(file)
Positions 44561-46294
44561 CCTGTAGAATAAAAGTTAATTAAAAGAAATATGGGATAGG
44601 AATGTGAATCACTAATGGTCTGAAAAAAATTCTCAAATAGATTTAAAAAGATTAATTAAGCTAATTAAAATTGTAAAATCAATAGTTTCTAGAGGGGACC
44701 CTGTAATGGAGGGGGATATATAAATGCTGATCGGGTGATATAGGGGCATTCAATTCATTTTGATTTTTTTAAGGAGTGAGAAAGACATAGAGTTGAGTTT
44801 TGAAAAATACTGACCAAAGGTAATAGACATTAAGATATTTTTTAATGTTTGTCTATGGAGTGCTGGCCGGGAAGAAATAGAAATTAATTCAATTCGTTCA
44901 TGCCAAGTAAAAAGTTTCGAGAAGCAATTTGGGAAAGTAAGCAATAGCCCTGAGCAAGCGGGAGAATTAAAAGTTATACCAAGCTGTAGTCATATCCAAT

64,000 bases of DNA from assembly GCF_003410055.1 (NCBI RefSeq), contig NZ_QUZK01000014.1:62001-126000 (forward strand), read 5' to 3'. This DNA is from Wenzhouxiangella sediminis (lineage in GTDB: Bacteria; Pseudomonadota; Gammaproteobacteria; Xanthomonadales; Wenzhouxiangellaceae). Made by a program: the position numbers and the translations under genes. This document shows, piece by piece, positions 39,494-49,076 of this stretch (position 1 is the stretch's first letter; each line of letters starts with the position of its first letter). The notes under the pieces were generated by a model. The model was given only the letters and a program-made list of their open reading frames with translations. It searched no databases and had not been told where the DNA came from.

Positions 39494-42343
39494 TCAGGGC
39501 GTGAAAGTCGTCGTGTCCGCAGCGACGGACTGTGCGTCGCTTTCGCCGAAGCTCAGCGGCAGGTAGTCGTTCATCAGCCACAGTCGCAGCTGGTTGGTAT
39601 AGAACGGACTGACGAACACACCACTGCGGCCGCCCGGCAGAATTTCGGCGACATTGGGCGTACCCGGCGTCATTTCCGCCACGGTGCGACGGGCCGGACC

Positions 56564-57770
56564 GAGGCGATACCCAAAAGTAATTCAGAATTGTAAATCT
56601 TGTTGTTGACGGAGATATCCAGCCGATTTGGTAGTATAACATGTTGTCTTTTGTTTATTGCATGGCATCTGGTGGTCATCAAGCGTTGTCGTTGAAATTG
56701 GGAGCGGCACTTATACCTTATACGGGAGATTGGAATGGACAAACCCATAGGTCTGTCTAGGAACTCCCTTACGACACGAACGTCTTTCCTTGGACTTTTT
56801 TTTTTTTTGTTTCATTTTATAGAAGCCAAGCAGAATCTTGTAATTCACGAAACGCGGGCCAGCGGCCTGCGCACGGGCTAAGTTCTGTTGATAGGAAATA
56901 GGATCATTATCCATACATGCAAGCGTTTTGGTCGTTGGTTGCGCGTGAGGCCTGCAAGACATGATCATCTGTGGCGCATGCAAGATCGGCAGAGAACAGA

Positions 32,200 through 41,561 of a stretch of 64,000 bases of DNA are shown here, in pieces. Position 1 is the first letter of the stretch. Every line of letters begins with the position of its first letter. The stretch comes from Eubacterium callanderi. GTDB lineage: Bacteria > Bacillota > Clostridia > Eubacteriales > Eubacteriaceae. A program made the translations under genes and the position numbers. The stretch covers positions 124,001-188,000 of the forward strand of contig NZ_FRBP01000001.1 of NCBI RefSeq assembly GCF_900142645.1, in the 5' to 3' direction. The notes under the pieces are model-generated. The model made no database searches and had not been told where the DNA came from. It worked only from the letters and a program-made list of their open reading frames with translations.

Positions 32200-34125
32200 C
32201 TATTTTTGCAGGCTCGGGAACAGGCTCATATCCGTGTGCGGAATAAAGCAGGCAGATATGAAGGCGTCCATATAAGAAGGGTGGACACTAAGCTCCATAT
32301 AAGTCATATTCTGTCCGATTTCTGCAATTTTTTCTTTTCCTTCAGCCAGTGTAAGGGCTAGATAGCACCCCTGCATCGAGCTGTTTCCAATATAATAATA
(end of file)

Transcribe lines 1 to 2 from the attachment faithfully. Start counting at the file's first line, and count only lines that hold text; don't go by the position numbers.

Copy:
Positions 44561-46294
44561 CCTGTAGAATAAAAGTTAATTAAAAGAAATATGGGATAGG